On MedicaidOctober 12, 2012
When Clark and I divvied up cancer-related responsibilities, the task of getting Medicaid for him was assigned to me. He didn’t have health insurance when he was diagnosed, and because of his advanced pre-existing condition, no company would give it to him. Luckily(?) for us, his cancer and broke status qualified him for the government’s plan for the lowest-income Americans. (Here’s a great Medicaid explainer from the AARP.)
Let’s say, in a fit of tolerance for bureaucratic bullshit, you get your car inspected and wait at the DMV to process your registration, all in one day. Hanging out at the D.C. Medicaid office is 10 times worse. And I imagine I had more resources at my disposal than most applicants – printers to ready my forms in advance and easy access to the Internet. There’s a Web portal now, I see (though it says “Web Registration” instead of “Apply for D.C. Medicaid”), but there wasn’t then — I had to take off work and apply in person. It took two days because the first time, I was turned away from the “wrong” IMA Service Center, even though it doesn’t instruct applicants to go to a specific one on the website. Clark received his approval almost immediately, eight days after I applied.
Medicaid then reimbursed me for a portion of the $15,000 I’d paid out of pocket for his initial scans (I had some savings from a settlement I received after a car accident). It paid for his doctor visits at Georgetown. We had first visited some doctors and had tests performed in Virginia, and bills for those medical treatments, I think, are still unpaid. He’s dead, and we weren’t married, and it was easy to ignore phone calls and mail in the aftermath of losing him. But the D.C. treatments and doctor visits – all of those were covered.
Clark didn’t need the Medicaid for medical treatment once he enrolled in clinical trials – those services were paid for since he was a guinea pig in the hospitals’ experiments. During his first trial, Medicaid paid for all but $1 of each prescription we filled, and there were times when he was taking five different drugs per day. When he was at NIH, they took care of the cost of his drugs with an internal pharmacy.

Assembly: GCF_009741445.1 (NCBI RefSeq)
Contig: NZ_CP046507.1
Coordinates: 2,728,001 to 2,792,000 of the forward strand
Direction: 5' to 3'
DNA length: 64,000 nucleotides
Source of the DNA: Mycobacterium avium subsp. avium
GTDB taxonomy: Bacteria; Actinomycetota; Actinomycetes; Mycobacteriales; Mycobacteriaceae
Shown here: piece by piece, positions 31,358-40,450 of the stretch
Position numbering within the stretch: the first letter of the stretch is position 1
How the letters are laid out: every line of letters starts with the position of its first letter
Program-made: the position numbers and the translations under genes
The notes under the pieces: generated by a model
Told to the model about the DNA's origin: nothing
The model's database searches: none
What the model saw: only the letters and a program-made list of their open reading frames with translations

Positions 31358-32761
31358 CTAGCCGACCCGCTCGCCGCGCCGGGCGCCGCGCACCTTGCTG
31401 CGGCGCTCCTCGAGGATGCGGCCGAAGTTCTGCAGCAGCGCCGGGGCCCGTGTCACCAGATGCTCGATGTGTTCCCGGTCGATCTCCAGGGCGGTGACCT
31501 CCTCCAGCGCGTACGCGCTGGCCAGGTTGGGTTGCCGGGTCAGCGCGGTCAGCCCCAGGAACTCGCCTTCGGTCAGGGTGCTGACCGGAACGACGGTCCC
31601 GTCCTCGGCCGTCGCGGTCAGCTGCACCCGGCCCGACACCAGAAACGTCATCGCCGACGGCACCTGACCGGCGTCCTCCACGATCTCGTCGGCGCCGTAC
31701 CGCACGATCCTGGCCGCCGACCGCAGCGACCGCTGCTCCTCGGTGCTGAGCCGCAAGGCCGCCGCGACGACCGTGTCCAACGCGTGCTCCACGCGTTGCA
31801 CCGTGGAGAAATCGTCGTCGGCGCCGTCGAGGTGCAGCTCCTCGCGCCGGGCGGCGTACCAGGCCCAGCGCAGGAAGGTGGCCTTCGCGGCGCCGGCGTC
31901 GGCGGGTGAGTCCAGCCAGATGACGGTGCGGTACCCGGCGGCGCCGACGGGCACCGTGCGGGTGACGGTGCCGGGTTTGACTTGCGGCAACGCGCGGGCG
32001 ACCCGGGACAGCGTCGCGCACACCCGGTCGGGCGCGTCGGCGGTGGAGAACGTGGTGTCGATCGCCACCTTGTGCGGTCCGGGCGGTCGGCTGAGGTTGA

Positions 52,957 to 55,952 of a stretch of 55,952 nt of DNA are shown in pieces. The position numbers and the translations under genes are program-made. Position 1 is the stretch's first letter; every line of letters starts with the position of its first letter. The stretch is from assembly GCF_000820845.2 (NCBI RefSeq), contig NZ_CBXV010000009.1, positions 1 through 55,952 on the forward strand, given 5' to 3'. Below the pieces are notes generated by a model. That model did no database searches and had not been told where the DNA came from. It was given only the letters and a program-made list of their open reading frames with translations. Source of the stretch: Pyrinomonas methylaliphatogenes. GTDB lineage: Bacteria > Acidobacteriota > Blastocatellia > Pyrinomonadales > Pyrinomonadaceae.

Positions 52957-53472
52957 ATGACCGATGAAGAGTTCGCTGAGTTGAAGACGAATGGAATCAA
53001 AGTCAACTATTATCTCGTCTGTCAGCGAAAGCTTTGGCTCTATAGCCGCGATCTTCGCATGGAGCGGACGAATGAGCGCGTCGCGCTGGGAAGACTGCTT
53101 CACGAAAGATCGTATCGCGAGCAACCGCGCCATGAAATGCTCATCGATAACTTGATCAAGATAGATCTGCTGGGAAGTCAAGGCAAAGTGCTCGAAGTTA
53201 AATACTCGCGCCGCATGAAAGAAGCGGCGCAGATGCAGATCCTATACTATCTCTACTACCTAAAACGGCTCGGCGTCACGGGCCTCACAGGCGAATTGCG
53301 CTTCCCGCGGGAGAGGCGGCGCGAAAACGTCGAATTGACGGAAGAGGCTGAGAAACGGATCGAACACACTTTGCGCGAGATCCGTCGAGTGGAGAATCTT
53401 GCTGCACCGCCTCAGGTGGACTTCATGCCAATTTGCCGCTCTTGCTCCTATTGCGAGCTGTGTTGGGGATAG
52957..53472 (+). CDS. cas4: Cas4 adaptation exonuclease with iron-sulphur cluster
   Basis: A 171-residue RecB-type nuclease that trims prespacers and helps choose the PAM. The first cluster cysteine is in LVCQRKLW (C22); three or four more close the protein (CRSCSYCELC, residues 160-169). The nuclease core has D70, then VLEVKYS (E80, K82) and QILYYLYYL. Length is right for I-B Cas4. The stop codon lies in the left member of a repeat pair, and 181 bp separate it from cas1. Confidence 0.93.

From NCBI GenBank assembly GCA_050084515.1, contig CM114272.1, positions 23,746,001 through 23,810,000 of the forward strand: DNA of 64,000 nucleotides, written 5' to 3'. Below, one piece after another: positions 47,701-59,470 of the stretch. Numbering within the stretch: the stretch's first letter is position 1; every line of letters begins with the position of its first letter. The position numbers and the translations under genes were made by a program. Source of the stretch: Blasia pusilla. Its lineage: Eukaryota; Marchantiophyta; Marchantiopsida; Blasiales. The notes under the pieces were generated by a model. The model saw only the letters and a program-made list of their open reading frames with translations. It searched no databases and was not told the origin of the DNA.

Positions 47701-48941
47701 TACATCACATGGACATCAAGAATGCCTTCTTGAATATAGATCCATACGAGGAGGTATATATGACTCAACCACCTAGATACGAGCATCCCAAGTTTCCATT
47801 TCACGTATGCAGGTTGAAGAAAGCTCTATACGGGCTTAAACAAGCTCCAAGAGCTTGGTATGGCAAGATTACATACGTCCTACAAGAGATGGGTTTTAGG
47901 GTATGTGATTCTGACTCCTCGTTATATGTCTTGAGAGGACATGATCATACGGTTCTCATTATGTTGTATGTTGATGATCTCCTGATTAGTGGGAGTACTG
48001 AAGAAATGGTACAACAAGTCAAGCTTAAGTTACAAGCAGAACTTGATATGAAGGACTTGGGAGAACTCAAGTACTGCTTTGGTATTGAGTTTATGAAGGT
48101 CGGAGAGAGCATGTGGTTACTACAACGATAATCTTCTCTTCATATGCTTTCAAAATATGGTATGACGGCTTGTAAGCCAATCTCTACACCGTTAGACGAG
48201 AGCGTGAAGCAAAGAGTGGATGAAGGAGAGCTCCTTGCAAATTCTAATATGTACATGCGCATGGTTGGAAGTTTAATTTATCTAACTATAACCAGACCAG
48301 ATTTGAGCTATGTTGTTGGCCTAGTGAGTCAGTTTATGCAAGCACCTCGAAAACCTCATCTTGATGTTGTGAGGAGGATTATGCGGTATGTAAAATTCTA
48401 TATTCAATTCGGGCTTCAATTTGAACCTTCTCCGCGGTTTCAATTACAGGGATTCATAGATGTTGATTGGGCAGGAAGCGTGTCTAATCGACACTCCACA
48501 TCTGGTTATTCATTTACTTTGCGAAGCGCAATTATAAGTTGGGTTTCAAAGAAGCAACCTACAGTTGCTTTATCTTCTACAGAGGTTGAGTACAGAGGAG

Everything was so terrible all of the time, I can’t imagine how much worse things would have been without Medicaid. When his cancer progressed too far and he was kicked off the last NIH trial, his Medicaid paid for last-ditch-effort chemo. In those early days, the reimbursements for the money I shelled out paid for food and rent. I was making $40,000 at the time, and I had to cut down shifts at my second, part-time job to accommodate his needs. We lived in pricey D.C., and we certainly struggled, but it would’ve been worse without that money.
With the upcoming election, it’s come time, though, to imagine how much worse it could have been. It could be as bad as if you’re a family of three making, say, $10,000 per year and fail to qualify for Medicaid because of the change in eligibility the system will suffer if Mitt Romney is elected to the presidency. And if you live in one of those places, you might not have access to a free, viable alternative like a clinical trial to help fight your serious disease. You’re poor and sick and fucked.
This is not a minor point of technocratic disagreement. It represents a massive change in our commitment to providing decent medical care for those who can least afford it. Medicaid, much more than Medicare, demonstrates what’s really at stake in November’s election.
I am so grateful Medicaid was there for us when we needed it. I am so grateful I’m not in a position to need it now. I am disgusted that taking it away as an option for one of the most vulnerable populations in the country is actually on the table.